Nowhere in his writings, I believe, does Lenin mention "Say’s Law" by name. (At least there is no entry for this in the Subject Index volume to Lenin’s Collected Works, and I don’t recall seeing any such passage myself while reading Lenin.) But there are references to Say himself in volumes 2, 3 and 4. Of course it is possible to support Say’s "Law" without naming Say, as the RCP did in AID. Anyway, here are some of the passages I managed to find this time around:

In A Characterization of Economic Romanticism (1897), in LCW vol. 2:

1)   "The more rapid the process of accumulation, i.e., the excess of production over consumption, the better, taught the classical economists, who, though they were not clear about the process of the social production of capital, and though they were unable to free themselves from Adam Smith's mistaken view that the social product consists of two parts, nevertheless advanced the perfectly correct idea that production creates a market for itself and itself determines consumption." [LCW 2:148] The last part of this, which I have put into bold type, is a clear affirmation of Say's "Law", and note that Lenin calls it "perfectly correct" when it fact it is perfectly incorrect according to Marx.

2)   In the next paragraph, Lenin repeats: "Further, the failure to understand that production creates a market for itself leads to the doctrine that surplus-value cannot be realized." [LCW 2:148; bold added.] Again, this is a rather clear affirmation of what we now call "Say's Law".

3)   Several pages later, Lenin says: "His [Sismondi's] assertion that rapid accumulation leads to disaster is absolutely wrong and is solely the result of his failure to understand accumulation, as are his repeated statements and demands that production must not outstrip consumption, because consumption determines production. Actually, the very opposite is the case, and Sismondi simply turns his back on reality in its specific, historically determined form and substitutes petty-bourgeois moralizing for an analysis." [LCW 2:156, bold added.] This example may not be quite as clear as the two above, but to my mind it is another at least implicit affirmation of Say's "Law". I.e., he denies that "consumption determines production" (in which he is correct), but seems to argue that the opposite is the case, that "production determines consumption", which presumably means that everything which gets produced must be consumed. This just ain't so, no matter who says it.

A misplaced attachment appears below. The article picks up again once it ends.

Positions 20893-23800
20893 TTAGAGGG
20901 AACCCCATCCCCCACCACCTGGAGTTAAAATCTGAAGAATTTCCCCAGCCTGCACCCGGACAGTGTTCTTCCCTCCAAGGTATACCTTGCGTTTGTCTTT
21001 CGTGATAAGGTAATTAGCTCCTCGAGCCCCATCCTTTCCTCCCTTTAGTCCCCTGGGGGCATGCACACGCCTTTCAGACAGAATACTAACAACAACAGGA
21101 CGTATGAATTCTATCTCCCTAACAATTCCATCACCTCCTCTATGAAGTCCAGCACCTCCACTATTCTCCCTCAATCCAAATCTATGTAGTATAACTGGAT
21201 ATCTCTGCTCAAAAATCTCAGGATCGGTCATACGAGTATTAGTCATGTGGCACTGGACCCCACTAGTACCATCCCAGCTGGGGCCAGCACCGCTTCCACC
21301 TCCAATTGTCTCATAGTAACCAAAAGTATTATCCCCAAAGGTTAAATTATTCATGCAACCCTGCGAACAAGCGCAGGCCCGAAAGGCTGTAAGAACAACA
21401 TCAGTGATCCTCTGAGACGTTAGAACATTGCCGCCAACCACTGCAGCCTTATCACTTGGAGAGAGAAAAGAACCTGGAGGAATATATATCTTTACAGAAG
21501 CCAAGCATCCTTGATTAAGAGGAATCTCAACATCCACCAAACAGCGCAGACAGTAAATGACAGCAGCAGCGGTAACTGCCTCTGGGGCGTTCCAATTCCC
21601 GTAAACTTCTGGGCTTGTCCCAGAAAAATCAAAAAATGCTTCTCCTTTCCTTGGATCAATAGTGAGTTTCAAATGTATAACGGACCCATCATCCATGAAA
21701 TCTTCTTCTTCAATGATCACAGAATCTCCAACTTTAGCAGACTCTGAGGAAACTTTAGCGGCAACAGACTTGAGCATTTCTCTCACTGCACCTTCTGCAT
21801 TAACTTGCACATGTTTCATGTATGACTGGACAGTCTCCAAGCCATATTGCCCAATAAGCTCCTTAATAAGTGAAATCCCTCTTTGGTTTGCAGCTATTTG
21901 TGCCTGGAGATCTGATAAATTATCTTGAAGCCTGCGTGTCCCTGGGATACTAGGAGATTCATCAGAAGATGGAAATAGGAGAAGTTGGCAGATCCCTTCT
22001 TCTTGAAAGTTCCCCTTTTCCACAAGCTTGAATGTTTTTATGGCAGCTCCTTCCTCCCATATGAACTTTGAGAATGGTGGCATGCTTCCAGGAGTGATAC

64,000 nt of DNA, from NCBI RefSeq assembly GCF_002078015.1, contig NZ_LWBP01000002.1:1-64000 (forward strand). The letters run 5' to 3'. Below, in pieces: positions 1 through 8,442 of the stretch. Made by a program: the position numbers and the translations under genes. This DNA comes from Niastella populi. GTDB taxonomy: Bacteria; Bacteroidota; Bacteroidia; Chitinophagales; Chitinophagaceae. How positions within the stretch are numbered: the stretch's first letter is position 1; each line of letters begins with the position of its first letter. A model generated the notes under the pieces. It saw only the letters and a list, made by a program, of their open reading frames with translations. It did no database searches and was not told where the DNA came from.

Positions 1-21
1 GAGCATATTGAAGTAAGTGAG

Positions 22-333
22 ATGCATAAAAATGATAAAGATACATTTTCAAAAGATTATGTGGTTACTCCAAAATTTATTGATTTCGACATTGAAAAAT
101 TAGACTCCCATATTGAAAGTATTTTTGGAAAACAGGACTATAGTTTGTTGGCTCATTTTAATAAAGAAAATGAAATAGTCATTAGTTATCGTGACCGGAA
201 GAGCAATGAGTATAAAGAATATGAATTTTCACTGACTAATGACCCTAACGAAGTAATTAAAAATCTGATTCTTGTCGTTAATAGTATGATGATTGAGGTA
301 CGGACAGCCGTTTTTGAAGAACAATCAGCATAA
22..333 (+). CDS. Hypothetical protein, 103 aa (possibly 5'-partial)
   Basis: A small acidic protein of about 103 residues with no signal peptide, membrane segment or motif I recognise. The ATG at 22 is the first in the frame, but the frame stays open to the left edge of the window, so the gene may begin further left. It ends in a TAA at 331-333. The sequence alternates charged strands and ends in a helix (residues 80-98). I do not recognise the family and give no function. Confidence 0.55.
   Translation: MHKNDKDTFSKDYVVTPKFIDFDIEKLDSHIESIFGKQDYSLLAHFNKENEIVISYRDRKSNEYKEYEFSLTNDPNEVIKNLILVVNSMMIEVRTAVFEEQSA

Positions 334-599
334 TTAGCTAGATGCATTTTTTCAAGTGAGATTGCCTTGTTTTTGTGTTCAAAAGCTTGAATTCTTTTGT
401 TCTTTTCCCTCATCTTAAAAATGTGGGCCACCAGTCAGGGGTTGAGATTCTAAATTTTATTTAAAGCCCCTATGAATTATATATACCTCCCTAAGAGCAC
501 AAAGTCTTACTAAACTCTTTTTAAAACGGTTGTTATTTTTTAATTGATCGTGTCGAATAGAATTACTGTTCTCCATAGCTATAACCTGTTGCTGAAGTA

Lenin continued on this general theme in other essays but in a much more implicit fashion. (See for example "A Note on the Question of the Market Theory" in vol. 4, esp. pp. 58-60.) Because of his remarks of the sort quoted above from A Characterization of Economic Romanticism, the Narodniks he had been attacking found an opening for a counter-attack. They accused him of adopting the views of Say and Ricardo against Marx. In an important essay on this whole general topic, "Once More on the Theory of Realization" (in LCW vol. 4), Lenin responds to this as follows:

8. Struve says that I ascribed to Marx the bourgeois-apologetic theory of Say-Ricardo, the theory of harmony between production and consumption, a theory that is in howling contradiction to Marx's theory of the evolution and eventual disappearance of capitalism; that therefore, my "perfectly correct argument" that Marx, in both the second and third volumes, stressed the contradiction, inherent in capitalism, between the unlimited expansion of production and the limited consumption on the part of the masses of the people, "jettisons that theory of realization … whose defender" I am "in other cases."

This statement of Struve is likewise untrue and derives likewise from the above-mentioned misunderstanding to which he has become subject.

Whence comes Struve's assumption that I do not understand the theory of realization as an analysis of the process of reproduction and circulation of the aggregate social capital, but as the theory which says only that products are exchanged for products, a theory which preaches the harmony of production and consumption? … [LCW 4:83]

So we see here that the Narodniks were using the exact same charge against Lenin in this case as you were using against me, Frank, and that Marx used against Ricardo and Say—namely that Lenin was thinking in terms of C-M-C' rather than M-C-M'. The charge against me was invalid; it is unclear to me if this specific Narodnik charge against Lenin was valid or not. (It was certainly true of Say and Ricardo themselves.) At any rate Lenin denied it. But though he thinks the Narodniks have misconstrued his (and Marx’s) viewpoint, he still does not change what he said. While trying to disassociate himself from Say and Ricardo, he still does not explicitly disassociate himself from what we now call Say’s "Law".

I need to briefly mention how Lenin got himself into this corner in the first place. Lenin and other Marxists were in a big theoretical struggle with the Narodniks. The ironic situation here was that Lenin was defending capitalism against the (mostly) ignorant attacks of the populists against it. They denied that capitalism was even possible in Russia. They claimed that capitalism was an "artificial" creation, that it required foreign markets (which Russia didn’t have), and—more to the point—that capitalism could thus not possibly develop in Russia because it would find itself in an intractable overproduction crisis right from the very outset. On this last point they were claiming Marx’s support, and this is what stirred Lenin’s greatest ire.